Is there any reason why I would want to have
iptables -A INPUT -j REJECT
iptables -A INPUT -j DROP
As a general rule, use REJECT when you want the other end to know the port is unreachable' use DROP for connections to hosts you don't want people to see.
Usually, all rules for connections inside your LAN should use REJECT. For the Internet, With the exception of ident on certain servers, connections from the Internet are usually DROPPED.
Using DROP makes the connection appear to be to an unoccupied IP address. Scanners may choose not to continue scanning addresses which appear unoccupied. Given that NAT can be used to redirect a connection on the firewall, the existence of a well known service does not necessarily indicate the existence of a server on an address.
Ident should be passed or rejected on any address providing SMTP service. However, use of Ident look-ups by SMTP serves has fallen out of use. There are chat protocols which also rely on a working ident service.
EDIT: When using DROP rules: - UDP packets will be dropped and the behavior will be the same as connecting to an unfirewalled port with no service. - TCP packets will return an ACK/RST which is the same response that an open port with no service on it will respond with. Some routers will respond with and ACK/RST on behalf of servers which are down.
When using REJECT rules an ICMP packet is sent indicating the port is unavailable.
The difference is that the REJECT target sends a reject response to the source, while the DROP target sends nothing.
This can be useful e.g. for the ident service. If you use REJECT then the clients doesn't need to wait for timeout.
More about this: http://www.linuxtopia.org/Linux_Firewall_iptables/x4550.html
Usually, you want to ignore probes from attackers to certain ports, by which I mean you do not want to send back 'connection refused'. 'Connection refused' means: 'there is a server here', and possibly gives away more information, whereas dropping a packet doesn't give away clues about software versions, possible vulnerabilities or even the fact that a server is listening at you IP.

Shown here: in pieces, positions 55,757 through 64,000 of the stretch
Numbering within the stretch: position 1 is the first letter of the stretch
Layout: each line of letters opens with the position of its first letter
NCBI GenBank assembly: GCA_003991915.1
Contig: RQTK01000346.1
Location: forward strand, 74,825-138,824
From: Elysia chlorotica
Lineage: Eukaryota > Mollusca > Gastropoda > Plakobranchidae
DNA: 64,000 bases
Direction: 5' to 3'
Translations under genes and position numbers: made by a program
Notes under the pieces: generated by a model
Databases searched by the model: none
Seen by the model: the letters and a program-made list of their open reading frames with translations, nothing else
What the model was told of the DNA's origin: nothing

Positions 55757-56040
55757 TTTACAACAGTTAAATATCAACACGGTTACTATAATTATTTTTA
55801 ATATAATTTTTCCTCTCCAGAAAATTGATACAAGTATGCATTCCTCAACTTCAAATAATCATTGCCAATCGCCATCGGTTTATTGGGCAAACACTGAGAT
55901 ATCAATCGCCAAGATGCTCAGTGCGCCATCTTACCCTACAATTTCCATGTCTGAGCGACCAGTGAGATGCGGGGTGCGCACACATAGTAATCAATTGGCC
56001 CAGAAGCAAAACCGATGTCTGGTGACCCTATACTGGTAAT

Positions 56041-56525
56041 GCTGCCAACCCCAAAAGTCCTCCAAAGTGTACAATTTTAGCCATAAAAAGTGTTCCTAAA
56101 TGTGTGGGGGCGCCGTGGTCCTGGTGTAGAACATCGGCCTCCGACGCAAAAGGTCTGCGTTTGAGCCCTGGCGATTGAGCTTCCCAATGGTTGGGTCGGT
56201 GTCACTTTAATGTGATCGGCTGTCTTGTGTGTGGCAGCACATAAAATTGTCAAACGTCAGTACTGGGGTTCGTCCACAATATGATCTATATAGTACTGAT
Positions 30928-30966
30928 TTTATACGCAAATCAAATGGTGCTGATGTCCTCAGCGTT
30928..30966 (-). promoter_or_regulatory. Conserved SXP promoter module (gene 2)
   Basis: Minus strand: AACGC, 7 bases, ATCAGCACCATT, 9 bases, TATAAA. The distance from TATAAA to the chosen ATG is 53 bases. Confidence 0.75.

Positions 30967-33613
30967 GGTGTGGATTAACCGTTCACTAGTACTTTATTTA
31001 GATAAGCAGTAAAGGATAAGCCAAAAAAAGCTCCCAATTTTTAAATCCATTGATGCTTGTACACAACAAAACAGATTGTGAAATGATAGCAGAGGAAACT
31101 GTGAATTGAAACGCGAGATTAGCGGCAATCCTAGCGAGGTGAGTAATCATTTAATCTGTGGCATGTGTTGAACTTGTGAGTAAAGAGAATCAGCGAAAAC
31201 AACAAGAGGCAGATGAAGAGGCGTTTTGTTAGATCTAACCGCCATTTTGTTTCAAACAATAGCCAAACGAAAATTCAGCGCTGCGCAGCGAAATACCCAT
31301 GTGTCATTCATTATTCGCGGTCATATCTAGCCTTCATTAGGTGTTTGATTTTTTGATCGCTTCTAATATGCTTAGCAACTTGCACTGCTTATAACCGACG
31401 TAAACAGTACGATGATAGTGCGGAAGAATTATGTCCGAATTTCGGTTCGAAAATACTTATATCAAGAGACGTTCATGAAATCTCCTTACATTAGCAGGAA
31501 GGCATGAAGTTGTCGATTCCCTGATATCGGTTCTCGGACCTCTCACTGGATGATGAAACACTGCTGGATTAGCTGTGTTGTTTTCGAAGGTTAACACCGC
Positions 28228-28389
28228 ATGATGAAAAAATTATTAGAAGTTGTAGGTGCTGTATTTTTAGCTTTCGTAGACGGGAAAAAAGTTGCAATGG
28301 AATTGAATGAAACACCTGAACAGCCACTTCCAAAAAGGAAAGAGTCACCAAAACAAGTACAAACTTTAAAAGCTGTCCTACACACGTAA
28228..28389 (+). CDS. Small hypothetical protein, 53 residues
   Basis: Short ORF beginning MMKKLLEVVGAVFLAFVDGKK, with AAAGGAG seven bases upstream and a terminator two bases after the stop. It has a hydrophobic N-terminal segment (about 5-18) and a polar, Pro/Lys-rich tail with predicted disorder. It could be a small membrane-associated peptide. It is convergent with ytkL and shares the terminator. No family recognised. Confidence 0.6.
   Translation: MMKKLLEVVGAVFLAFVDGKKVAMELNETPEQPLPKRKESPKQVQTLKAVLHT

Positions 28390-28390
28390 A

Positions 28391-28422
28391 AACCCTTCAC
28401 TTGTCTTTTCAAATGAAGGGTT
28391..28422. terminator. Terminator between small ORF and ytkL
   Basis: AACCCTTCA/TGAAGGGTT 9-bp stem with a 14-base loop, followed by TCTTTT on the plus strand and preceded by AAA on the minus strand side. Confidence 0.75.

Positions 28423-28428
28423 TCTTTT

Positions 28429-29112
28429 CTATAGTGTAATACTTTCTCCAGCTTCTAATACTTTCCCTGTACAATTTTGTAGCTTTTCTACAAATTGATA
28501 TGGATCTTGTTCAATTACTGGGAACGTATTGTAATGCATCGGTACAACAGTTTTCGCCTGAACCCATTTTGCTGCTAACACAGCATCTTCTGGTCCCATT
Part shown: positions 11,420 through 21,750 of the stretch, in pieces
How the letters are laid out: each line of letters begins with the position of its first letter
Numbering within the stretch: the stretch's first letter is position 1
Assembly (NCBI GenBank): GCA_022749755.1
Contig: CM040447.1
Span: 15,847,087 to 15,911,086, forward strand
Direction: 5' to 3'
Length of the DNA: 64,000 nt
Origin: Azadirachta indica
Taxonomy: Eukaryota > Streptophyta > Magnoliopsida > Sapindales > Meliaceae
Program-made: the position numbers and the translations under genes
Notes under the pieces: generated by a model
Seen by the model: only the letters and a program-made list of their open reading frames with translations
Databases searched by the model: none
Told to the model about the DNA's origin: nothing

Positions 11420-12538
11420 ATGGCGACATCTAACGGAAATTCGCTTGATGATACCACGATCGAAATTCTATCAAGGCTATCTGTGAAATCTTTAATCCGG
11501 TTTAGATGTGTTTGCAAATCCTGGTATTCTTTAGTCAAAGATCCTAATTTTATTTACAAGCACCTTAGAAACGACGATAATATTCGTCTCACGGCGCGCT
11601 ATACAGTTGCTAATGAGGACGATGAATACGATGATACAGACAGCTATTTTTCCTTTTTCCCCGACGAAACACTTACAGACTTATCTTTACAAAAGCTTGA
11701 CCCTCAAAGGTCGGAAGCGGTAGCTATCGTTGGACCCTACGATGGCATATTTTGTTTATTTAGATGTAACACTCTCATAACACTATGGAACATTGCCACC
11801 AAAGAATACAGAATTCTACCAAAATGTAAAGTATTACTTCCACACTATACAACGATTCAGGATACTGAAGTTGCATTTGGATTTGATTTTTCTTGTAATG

The above is one of the main reasons to use DROP instead of REJECT.
I see lots of conflicting answers here and given this is the first article in Google with the right keywords; here is the correct explanation.
Even when the rule says "DROP" the system will still reply to the incoming packet with a TCP SYN/ACK as if it was open. To truly drop a packet, the system needs to reply with a TCP RST/ACK - for which there is SURPRISE! no firewall rule.
Your DROP rule will advertise your firewall and port-scanners will know that you are firewalling something and keep hammering you in the hopes of catching your firewall down. (This is now nmap can report "filtered" instead of "closed" for example.)
As such, the best firewalling setup is one where a dedicated device sits on the internet and only selected ports are forwarded.
If you really want to be nasty, you can TARPIT tcp connections, which sets the TCP Window to 0 so that no data can get transferred after the connection is opened, ignoring requests to close the connection, meaning the scanner has to wait for the connection timeout to occur.
But it's trivial for an attacker to detect this and make his timeout very short - so all things considered, you're probably best off just using REJECT - or putting a dedicated port forwarding device between you and the internet.
Or just running services on your internet-facing machines that do not require firewalling.